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Scientists have created an interactive map of the Roman Empire

Historians from Stanford University (USA) have created the largest interactive map of the Roman Empire. In its heyday, this state covered an area of ​​2,750,000 square kilometers, covering most of Europe.

Thanks to this project, anyone around 200 AD can travel the world. The map contains 632 objects, including settlements and mountain passes.

The most interesting thing is that the map has a calculator with which you can calculate the duration and cost of the journey from one ancient city to another. It takes into account the season and mode of transport – on foot, on horseback, in an ox cart, with the help of a porter or in a private carriage.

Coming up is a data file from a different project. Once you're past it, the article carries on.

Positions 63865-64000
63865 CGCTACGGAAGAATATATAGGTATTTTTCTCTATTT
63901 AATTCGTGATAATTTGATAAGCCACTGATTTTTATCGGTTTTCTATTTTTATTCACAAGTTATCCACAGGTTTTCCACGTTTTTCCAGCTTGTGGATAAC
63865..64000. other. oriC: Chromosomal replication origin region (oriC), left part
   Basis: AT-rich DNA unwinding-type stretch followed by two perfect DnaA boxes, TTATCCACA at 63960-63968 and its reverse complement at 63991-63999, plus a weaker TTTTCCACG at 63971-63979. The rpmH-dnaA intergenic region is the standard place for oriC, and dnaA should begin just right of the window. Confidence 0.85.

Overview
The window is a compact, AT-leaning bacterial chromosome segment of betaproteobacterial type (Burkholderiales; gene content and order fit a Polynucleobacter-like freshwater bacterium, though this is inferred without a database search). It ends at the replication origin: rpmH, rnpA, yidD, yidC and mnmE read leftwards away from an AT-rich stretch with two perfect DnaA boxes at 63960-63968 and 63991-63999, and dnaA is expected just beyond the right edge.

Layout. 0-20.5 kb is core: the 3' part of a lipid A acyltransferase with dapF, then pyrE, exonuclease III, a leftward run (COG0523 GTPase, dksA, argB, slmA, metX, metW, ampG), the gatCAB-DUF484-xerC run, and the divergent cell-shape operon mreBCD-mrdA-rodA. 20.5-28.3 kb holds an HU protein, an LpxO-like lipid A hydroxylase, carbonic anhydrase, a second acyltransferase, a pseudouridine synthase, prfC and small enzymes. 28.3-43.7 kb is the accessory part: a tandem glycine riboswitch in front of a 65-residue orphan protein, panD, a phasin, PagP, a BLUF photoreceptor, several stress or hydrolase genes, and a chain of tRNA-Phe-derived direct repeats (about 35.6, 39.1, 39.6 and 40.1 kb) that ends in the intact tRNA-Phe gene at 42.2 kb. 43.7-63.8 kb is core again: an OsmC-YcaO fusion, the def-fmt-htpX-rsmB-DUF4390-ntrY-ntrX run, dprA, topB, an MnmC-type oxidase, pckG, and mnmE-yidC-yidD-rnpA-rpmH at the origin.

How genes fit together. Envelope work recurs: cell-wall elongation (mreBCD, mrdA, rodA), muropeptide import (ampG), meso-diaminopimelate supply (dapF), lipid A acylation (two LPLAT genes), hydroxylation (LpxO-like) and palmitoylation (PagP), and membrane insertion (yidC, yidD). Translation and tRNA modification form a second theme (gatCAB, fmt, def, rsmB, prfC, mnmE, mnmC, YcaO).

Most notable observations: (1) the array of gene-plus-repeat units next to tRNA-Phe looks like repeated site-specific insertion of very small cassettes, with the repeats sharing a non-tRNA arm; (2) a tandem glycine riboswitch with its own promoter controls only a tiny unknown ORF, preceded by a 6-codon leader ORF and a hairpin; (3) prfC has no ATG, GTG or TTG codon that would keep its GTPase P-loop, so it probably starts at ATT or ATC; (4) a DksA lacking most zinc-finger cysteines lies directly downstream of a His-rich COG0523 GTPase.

You can also choose between the fastest, cheapest and shortest routes. There is also a filter that excludes certain rivers, seas or roads.

So, a trip from Londinium (pre-Roman London) to Rome (2,643 kilometers) in July would have taken 21 days. It would cost about 1031 denarii (ancient Roman silver coins). Here, historians give an example: At that time, unskilled workers earned one dinar a day. That is, almost three years of service. In total, the map’s road network is 192,810 kilometers long.

Source: Port Altele

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